Sydney — Australia
What’s the most underappreciated skill in founders?
The ability to be the “dam”: to bear the force of all the good and bad things that are happening in the business at the same time, and to know what parts to release from which “valve” so that the “villages” below thrive and grow instead of drowning in a deluge.
What impresses you in the first meeting with an entrepreneur?
Clarity of vision is impressive; passion and resilience to achieve it is infectious; and when coupled with an understanding of, or an ability to learn, the steps required is a clincher.
What’s the next big opportunity in tech?
It’s a great time to be in tech. The word has gone from being associated with bespectacled, lab-coat-wearing boffins to mainstream. Tech is an integral part of how we experience the world today; soon to call something out as “tech” or “tech-enabled” will be superfluous verbiage. And there’s so much more to come. I’m excited by the paradigm shifts that will be enabled in the guts of computing by trends like quantum, all the way through to feats of magic in how we will experience the world through augmented and virtual reality.
What in your childhood made your career trajectory probable?
I’m still waiting for my career trajectory to kick in like the fabled “hockey-stick” that I see in pitch decks 50 times a week. I’m a first-generation migrant. English is my second language. My parents moved me and my brother out of India when we were very young with the hope of providing us with a better future, and in doing so left behind a very comfortable life and their own excellent career trajectories. Their actions made my career trajectory probable. I am restless every day to make sure that their sacrifice was worthwhile.
What industry jargon irritates you?
All of it, but especially the concept of “doing deals.” I don’t do deals, I invest. Doing a deal is transactional; an investment is the start of a long-term relationship.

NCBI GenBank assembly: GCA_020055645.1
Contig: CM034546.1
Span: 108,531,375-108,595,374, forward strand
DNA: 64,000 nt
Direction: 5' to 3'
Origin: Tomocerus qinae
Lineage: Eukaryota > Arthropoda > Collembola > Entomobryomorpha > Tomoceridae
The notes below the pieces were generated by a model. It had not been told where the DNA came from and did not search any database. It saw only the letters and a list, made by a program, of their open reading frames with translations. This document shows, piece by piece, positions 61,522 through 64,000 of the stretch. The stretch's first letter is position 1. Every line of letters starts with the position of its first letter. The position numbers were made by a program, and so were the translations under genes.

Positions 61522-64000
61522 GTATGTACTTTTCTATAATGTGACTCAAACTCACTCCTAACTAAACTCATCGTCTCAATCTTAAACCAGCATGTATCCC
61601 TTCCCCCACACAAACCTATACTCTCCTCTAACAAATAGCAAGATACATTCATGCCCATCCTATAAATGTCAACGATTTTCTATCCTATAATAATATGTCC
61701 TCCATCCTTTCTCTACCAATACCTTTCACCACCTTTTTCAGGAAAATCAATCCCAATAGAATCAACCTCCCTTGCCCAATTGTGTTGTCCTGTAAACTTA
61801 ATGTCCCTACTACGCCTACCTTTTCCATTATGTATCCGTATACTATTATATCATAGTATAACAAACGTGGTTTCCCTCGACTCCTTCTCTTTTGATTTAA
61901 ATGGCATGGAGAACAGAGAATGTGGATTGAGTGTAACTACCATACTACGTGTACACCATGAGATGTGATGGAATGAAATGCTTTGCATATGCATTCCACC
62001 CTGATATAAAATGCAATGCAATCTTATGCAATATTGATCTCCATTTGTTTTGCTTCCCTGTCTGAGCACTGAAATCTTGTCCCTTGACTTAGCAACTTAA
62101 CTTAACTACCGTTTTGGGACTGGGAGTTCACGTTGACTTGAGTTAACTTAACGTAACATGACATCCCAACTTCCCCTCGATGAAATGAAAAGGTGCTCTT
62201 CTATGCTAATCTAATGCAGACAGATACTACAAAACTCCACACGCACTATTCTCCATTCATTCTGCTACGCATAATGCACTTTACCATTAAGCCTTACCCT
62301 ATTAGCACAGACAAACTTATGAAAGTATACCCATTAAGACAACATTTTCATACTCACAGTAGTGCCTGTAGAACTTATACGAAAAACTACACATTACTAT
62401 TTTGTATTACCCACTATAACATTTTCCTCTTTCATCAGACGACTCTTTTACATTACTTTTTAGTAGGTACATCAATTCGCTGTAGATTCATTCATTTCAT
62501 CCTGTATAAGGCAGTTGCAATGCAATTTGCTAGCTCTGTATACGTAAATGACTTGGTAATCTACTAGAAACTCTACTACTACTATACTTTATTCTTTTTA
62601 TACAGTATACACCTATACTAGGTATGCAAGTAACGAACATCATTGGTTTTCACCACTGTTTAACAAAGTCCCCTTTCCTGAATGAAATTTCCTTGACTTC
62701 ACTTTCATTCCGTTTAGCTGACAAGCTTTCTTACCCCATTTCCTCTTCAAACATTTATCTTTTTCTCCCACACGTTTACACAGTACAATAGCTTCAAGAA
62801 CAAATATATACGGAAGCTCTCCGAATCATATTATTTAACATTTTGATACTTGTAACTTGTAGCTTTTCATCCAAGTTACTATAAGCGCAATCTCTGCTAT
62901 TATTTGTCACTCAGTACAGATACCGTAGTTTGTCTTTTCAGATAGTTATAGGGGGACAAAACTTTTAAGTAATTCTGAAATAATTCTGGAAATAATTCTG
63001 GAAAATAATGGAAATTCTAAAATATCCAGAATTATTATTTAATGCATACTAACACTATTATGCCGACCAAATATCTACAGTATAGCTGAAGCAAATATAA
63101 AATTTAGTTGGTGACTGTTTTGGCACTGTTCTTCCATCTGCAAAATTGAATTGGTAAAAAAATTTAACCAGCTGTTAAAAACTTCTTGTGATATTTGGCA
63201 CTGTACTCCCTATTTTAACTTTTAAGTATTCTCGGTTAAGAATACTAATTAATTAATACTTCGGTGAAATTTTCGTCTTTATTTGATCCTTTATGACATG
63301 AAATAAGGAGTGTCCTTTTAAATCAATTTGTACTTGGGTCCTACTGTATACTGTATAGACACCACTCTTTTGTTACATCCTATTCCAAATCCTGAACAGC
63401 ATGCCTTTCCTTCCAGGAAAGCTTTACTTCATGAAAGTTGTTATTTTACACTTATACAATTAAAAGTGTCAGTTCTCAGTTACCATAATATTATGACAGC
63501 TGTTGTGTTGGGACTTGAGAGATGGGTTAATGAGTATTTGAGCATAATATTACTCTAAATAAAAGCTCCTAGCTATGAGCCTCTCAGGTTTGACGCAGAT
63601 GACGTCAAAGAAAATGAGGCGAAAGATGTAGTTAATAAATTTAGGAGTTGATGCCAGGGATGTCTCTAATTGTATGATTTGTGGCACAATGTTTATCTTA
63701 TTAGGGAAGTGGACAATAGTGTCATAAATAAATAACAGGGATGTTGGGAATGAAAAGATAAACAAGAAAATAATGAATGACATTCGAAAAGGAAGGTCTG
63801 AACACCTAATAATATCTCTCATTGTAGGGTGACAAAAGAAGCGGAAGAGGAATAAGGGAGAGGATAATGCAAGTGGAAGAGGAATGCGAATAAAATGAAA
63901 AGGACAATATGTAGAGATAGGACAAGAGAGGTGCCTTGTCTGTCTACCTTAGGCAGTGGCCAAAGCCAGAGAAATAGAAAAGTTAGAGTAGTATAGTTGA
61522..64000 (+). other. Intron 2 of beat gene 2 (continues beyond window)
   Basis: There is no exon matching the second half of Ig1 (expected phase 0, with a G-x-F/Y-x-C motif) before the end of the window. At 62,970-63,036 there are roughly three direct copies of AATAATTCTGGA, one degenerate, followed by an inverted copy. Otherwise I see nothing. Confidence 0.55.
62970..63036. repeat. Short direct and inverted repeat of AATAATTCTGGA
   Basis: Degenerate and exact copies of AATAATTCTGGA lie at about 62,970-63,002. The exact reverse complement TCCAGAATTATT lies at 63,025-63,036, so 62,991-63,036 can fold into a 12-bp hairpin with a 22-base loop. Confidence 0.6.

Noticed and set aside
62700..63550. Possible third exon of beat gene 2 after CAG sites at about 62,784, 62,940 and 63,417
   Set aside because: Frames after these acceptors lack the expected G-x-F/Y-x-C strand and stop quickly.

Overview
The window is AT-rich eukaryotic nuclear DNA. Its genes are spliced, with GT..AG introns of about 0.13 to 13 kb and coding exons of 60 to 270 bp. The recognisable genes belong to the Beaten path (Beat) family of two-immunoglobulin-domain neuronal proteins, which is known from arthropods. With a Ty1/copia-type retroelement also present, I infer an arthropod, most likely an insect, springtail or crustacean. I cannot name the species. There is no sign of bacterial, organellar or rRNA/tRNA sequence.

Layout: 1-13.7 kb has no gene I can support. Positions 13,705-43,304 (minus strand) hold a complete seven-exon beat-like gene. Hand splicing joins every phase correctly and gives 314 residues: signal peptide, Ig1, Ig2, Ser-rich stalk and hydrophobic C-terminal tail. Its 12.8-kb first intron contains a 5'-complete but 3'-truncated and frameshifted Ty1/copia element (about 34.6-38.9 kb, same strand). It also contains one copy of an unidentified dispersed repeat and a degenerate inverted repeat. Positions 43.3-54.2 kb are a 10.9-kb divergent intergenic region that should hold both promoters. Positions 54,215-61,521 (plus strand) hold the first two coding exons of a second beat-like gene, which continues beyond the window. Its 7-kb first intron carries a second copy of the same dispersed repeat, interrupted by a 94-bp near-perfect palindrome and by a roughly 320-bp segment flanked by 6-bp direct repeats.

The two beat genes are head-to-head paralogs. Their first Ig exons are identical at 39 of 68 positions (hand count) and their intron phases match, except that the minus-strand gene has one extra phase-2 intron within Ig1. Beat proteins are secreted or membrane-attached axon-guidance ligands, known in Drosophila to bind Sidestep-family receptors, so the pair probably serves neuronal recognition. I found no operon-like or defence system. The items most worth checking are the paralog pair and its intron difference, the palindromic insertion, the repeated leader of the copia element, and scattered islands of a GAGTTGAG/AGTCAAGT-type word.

What advice do you live by?
“When you’re on the motorway, you can’t overtake every car”.
What was the greatest lesson an early job taught you?
How you see yourself, how others see you and objective reality are three different things – and one of those things probably doesn’t even exist!
What don’t people know about working at Square Peg?
Everyone is probably having far too much fun.
What is similar between Square Peg staff and the founders you back?
As with the companies we back, Square Peg is a young business that wants to have a massive positive impact in the world. We need to have a vision and a strategy, nurture an outstanding team, maintain a special culture, deliver an outstanding service, have happy customers, and raise capital to grow. There is more in common than not.
Why Southeast Asia?
Spending time in SEA is one of the most exciting parts of my role. Timing has a more important role to play in success than most people attribute, and the timing in SEA feels phenomenal: populous, fast-growing, young and tech-savvy economies; an increasing number of excellent entrepreneurs hungry to make a change; and many societal problems to be overcome. But it’s also a heterogeneous market with many challenges to scaling: Singapore is very different to Thailand, and even Jakarta is very different from the rest of Indonesia. Nothing ventured, nothing gained though, right? :)